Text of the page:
What are calcifications?
My sister just got a mammogram result back which showed that she has a calcification cluster in her left breast. What does this mean. I understand that it's not cancer, but isn't it still a very bad sign?
I appreciate you asking this question. Calcifications are simply areas of the body that have calcium deposits. All calcium deposits in the breast are considered to be abnormal, but not all are worrisome for cancer. Calcifications occur anywhere in the body where there is a tumor, healing tissue from an injury, or a healing infection. In other words, it is not specific to anything. Calcifications are one of several things that can be picked up on a routine mammogram. The reason they are an important finding is that they sometimes represent an early area that may progress into cancer. Therefore, when they are found further evaluation is typically needed. When they do represent something worrisome, it is often an early pre-cancerous lesion that can be treated quite easily or just watched. It is not typically found alone in any advanced breast cancer. The next step for your sister is the schedule an appointment with the physician that ordered the mammogram (most likely her primary care physician or OBGYN). Most likely she will need either additional imaging such as an ultrasound, MRI, or a breast biopsy to sort out if the calcifications represent and early form of cancer (precancerous lesion) or not. Good luck.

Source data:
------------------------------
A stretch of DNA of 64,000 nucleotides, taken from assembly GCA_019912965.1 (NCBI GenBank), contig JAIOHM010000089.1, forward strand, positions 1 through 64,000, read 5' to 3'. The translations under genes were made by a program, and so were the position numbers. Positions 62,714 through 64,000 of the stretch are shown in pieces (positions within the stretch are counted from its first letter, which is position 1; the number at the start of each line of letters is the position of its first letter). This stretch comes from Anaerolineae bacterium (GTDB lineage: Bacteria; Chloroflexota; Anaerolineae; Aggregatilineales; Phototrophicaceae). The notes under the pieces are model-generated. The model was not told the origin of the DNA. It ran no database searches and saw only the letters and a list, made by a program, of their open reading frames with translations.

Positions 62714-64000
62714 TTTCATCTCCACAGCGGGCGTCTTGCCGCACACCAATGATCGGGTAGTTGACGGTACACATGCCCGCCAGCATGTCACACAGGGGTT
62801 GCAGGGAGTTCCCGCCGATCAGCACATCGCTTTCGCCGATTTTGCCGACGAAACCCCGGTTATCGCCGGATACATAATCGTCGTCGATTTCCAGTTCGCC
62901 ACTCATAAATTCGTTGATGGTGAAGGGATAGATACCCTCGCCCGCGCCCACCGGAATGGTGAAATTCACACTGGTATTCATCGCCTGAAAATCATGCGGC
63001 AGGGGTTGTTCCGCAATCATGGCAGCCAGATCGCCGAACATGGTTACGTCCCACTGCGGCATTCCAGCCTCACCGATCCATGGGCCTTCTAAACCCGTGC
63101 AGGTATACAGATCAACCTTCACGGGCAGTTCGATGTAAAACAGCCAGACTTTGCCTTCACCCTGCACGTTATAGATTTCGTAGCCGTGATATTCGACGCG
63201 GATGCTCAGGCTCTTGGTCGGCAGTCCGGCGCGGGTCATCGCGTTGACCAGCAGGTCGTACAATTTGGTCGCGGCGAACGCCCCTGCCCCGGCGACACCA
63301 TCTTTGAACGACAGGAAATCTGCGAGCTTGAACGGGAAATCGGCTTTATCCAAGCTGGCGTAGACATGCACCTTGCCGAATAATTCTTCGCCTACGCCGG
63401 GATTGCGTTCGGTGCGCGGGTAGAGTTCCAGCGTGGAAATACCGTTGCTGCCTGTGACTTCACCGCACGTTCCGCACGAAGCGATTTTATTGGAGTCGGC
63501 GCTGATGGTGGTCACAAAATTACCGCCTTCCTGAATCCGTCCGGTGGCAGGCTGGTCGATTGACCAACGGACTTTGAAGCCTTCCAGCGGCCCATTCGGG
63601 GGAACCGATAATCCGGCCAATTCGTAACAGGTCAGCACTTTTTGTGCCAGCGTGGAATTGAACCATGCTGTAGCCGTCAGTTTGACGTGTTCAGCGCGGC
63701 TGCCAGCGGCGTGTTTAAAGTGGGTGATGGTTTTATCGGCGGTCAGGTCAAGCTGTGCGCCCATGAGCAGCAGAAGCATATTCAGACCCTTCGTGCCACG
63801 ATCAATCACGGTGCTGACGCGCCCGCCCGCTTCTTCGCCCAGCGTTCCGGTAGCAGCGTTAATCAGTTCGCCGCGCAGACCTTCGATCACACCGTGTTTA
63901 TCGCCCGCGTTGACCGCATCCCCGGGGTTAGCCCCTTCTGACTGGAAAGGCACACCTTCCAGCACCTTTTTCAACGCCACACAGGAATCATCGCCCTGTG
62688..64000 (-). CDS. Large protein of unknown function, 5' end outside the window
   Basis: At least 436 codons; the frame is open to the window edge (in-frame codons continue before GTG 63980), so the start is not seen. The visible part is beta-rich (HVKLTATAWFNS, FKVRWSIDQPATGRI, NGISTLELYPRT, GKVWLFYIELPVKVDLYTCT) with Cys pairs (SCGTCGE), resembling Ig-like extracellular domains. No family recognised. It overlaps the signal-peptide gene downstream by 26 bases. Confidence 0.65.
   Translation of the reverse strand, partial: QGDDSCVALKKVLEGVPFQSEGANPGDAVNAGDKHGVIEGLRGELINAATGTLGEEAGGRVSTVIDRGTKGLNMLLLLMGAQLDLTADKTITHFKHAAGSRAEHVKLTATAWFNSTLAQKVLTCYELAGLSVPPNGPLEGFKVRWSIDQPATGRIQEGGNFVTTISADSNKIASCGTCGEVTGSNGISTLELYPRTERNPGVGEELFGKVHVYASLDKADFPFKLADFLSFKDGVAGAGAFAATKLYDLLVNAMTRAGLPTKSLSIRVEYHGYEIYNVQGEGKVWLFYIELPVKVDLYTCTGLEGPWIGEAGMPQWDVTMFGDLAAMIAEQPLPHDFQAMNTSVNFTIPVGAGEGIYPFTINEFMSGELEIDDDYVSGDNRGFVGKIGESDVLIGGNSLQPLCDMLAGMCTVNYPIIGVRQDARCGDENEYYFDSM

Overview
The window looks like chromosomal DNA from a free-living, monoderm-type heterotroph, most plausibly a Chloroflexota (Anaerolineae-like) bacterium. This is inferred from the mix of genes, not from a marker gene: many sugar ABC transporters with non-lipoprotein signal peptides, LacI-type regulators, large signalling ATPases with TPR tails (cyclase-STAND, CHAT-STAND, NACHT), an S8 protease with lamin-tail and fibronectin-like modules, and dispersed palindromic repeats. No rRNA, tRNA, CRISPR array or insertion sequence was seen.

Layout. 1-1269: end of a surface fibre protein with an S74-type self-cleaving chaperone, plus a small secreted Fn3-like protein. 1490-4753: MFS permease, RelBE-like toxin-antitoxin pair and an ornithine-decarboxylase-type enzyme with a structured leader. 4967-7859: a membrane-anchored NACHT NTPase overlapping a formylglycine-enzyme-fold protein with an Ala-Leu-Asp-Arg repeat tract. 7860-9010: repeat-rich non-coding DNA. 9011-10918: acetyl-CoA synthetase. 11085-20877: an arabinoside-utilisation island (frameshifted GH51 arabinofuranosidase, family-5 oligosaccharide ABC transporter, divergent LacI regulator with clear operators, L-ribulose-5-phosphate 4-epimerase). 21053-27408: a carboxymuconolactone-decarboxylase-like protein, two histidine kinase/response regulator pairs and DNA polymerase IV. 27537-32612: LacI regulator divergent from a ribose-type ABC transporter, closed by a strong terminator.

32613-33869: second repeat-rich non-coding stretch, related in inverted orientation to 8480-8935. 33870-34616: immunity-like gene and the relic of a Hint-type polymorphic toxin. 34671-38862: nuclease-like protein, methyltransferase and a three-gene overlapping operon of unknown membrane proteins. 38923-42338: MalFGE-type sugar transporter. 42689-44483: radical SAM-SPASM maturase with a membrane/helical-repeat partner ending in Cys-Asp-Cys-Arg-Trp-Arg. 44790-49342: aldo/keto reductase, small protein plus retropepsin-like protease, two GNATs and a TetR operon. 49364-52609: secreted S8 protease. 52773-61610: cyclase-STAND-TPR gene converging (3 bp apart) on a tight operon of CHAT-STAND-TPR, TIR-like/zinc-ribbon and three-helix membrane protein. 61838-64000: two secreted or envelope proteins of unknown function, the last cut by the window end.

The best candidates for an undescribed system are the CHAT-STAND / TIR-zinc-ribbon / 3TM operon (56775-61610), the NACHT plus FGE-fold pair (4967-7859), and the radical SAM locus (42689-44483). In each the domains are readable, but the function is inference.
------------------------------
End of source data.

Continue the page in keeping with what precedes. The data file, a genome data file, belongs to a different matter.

This answer is for general informational purposes only and is not a substitute for professional medical advice.
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